Abstract

Abstract:

In drafts of “The Kingfishers,” Charles Olson found that “uncertainty is the principle” not only of quantum mechanics but of public life. His amplification of subatomic indeterminacy into the passage of history bears comparison with the contemporary work of Karl Popper, from The Open Society and Its Enemies to the essay “Indeterminism in Quantum Physics and in Classical Physics.” Why did physical indeterminacy provide an historical paradigm in this period? And how did poets and philosophers bridge physics and the philosophy of history? Together, Olson and Popper reveal the high political and philosophical stakes involved in imagining uncertainty after 1945.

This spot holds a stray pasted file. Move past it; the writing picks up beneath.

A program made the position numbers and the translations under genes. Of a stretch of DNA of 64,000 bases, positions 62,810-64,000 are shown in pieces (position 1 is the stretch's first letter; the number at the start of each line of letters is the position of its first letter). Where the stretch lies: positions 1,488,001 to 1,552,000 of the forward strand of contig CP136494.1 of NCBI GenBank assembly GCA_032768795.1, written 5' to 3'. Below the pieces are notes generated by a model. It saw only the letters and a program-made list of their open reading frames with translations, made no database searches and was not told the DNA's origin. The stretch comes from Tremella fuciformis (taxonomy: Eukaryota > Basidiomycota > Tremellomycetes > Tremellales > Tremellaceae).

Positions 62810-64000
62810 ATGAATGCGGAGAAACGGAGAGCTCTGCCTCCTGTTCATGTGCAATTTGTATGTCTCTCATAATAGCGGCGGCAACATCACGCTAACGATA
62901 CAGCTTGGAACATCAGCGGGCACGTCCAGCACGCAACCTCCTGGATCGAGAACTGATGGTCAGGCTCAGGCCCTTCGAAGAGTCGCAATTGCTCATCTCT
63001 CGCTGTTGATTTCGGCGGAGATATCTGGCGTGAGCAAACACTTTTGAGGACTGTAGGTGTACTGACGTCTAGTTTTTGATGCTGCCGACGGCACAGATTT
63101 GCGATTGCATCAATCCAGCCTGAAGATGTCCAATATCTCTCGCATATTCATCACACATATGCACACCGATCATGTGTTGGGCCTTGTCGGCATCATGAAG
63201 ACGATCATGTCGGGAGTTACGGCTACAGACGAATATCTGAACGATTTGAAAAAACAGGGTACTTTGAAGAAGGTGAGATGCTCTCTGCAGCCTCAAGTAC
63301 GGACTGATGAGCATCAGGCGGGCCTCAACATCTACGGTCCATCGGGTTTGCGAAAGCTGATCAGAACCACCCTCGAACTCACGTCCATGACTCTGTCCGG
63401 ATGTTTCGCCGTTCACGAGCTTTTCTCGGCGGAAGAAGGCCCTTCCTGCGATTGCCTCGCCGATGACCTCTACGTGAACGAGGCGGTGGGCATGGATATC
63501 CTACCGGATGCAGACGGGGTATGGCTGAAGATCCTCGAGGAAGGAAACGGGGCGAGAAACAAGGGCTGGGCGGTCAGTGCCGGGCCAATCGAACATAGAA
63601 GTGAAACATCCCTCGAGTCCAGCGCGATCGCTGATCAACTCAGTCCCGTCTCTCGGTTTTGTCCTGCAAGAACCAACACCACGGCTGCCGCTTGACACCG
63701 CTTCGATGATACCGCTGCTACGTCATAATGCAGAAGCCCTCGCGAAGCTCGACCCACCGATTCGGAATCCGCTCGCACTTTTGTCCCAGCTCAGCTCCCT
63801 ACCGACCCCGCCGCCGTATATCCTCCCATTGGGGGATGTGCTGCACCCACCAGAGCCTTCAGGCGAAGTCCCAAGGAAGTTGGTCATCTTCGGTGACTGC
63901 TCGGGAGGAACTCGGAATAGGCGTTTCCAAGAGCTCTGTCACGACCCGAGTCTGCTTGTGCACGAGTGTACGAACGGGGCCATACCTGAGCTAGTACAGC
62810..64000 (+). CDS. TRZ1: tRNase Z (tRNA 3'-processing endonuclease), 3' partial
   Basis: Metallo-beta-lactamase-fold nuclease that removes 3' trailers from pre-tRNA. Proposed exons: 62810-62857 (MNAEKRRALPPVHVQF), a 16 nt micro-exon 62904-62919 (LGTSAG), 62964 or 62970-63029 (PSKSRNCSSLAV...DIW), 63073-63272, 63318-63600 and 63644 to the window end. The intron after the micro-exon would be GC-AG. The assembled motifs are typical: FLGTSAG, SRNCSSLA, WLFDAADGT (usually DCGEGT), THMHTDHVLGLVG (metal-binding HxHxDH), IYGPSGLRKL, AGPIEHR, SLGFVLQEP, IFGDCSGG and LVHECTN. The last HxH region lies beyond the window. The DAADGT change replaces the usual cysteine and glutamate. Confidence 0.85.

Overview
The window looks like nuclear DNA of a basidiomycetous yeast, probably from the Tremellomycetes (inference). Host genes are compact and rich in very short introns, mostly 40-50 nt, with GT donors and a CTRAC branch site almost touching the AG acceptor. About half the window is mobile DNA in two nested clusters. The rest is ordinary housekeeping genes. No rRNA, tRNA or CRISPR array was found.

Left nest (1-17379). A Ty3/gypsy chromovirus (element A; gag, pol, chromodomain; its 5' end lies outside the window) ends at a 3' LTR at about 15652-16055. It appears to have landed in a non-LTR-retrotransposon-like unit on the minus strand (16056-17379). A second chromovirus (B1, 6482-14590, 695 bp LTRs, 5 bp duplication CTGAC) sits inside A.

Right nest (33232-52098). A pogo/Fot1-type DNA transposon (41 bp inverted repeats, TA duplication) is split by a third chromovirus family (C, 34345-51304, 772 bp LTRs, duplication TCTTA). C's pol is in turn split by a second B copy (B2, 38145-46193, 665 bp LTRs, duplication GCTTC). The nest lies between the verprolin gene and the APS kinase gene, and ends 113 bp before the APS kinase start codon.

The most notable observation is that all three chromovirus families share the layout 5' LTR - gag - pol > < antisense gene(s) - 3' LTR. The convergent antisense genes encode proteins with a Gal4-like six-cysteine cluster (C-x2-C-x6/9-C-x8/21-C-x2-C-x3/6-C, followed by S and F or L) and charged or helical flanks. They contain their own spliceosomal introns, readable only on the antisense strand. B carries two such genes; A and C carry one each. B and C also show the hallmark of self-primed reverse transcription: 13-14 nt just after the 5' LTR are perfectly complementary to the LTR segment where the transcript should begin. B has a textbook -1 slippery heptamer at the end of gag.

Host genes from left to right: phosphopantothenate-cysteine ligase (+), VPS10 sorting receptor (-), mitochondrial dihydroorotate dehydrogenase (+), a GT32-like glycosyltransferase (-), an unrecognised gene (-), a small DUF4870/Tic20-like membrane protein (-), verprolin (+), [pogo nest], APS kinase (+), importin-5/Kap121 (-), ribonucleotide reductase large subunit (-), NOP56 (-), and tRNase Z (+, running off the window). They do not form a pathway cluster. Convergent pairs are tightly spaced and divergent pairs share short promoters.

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Additional Information

ISSN
1086-329X
Print ISSN
0190-0013
Pages
pp. 443-458
Launched on MUSE
2016-04-28
Open Access
No
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